Another article in the February Communications of the ACM gives us a study of participation in online communities. The results seem obvious, but I haven't seen people talk about them in this way.
Encouraging participation in virtual communities by Joon Koh (Chonnam National University), Young-Gul Kim (Korea Advanced Institute of Science and Technology), Brian Butler (University of Pittsburgh), and Gee-Woo Bock (Sungkyunkwan University).
Leaders of robust, sustainable virtual communities find ways to strengthen their members' sense of social identity and motivate their participation in the community's activities.
The key thing they discovered in their study is that there are truly two modes of interaction, and these modes are driven by different factors. One is the viewing activity: people are drawn to a community and the information the community creates by their sense of usefulness of the information. The second activity is that of writing: posting activity is higher for those who participate in offline meetings around the community.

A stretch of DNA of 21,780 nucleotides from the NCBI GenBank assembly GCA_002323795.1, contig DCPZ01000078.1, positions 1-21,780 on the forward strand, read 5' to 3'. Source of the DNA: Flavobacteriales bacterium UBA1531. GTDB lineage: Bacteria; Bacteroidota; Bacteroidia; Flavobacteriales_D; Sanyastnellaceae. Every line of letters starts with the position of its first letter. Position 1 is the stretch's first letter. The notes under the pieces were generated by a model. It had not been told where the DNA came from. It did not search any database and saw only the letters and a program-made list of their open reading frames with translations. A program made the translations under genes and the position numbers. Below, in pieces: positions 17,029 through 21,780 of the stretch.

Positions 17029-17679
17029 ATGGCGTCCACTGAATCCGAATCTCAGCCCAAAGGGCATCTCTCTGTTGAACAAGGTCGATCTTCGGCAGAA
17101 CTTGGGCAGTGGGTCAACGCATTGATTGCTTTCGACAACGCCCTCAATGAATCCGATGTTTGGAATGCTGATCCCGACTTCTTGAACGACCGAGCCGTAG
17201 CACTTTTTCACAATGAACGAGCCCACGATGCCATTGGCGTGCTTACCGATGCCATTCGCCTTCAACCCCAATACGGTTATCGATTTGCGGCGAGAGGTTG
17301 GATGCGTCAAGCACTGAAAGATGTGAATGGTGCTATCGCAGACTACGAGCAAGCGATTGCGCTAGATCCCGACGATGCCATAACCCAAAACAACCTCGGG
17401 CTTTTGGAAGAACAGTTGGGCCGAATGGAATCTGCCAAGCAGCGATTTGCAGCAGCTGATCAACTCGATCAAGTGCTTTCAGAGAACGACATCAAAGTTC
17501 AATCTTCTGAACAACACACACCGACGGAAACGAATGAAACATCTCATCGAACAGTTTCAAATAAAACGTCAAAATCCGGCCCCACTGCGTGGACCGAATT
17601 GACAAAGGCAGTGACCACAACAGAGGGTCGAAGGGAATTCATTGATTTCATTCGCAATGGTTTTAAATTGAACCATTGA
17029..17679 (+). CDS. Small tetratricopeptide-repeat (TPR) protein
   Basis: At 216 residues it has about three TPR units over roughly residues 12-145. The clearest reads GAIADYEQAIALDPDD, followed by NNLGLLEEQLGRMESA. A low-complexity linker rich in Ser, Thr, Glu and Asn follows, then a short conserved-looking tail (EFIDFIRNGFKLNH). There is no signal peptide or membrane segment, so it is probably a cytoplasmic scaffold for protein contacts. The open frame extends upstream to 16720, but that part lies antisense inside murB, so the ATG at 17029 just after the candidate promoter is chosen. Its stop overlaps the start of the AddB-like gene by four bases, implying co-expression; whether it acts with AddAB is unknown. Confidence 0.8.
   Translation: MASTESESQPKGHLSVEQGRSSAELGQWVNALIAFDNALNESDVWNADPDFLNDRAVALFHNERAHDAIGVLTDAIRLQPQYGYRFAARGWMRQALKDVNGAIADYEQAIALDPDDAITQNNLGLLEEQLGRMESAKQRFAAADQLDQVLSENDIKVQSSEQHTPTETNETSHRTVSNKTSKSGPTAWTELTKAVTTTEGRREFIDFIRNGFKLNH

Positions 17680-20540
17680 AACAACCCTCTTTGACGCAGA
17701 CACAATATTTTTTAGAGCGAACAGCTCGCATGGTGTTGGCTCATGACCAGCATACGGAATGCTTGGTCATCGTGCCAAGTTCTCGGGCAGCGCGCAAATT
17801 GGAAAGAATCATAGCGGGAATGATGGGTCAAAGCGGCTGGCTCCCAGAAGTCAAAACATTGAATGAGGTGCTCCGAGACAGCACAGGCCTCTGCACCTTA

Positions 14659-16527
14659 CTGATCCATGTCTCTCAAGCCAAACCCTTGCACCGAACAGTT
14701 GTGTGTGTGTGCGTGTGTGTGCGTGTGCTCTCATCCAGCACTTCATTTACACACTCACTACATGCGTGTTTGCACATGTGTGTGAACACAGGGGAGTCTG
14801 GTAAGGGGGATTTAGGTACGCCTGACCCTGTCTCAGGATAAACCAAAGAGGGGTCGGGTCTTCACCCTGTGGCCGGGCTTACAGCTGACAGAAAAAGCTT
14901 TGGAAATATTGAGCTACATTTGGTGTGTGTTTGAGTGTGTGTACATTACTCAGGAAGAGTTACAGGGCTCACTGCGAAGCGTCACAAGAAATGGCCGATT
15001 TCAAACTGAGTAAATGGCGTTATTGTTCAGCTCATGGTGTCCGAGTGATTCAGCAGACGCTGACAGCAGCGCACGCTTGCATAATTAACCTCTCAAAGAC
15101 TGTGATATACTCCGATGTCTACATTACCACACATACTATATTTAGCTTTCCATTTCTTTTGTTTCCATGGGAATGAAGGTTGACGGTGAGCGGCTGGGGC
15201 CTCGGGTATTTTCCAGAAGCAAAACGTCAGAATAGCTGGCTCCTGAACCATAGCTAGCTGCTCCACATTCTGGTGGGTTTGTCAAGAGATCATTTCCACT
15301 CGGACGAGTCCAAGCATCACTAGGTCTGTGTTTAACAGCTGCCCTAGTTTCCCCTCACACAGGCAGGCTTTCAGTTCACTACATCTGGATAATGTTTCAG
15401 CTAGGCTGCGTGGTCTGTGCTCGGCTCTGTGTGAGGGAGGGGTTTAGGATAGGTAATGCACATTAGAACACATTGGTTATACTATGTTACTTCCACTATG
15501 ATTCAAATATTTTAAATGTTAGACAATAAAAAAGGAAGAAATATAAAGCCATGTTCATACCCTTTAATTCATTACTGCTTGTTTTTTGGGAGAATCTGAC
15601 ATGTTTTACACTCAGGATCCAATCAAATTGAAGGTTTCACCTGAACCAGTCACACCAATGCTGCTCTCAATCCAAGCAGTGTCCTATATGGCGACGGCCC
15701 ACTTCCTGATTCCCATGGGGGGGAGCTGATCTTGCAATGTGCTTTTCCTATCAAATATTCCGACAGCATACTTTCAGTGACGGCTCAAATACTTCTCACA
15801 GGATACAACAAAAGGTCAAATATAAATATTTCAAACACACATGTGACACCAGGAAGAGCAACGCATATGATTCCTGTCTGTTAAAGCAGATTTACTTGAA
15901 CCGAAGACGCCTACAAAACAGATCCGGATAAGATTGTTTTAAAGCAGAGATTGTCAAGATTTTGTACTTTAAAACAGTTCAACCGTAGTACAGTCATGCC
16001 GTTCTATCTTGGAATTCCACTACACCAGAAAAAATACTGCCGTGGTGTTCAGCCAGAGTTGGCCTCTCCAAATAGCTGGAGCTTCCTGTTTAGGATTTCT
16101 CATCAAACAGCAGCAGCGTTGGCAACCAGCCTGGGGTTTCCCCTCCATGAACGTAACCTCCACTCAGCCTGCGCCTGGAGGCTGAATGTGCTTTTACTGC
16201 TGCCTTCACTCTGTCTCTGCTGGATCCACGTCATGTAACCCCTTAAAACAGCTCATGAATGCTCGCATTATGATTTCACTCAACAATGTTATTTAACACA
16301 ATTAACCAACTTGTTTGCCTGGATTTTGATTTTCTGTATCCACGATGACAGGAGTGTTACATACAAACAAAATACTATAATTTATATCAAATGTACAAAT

The authors suggested that the concept of "offline meetings" has to do with people getting to know one another and developing a sense of identity with the community. While it is easier to make this happen in face-to-face meetings, I have seen it be successful in some strictly online communities. But the leadership role needs to be much stronger, as online relationships tend to be more fragile.
As I read the article, my mind attempted to build a model of how communities grow with these two activities in mind. For readers, participation happens and builds when they find materials in the community to be of use to them. So, there is a reinforcing loop of visits to articles to utility. If the utility is above a threshold, then the loop is reinforced. If it is not, it loses strength. For those who post materials in the community, their posting activity is increased (or encouraged?) by offline meetings.
There has to be another piece of the puzzle that ties the perceived utility to the number and style of offline meetings. Or maybe there is an additional feedback mechanism that wasn't tested in this research: the sense of whether the posters have contributed to the overall utility of the community. Some of that will come back to more offline interaction, I suspect. And is there a point for online communities where much of the participation-utility cycle builds upon itself without the need for outside stimuli?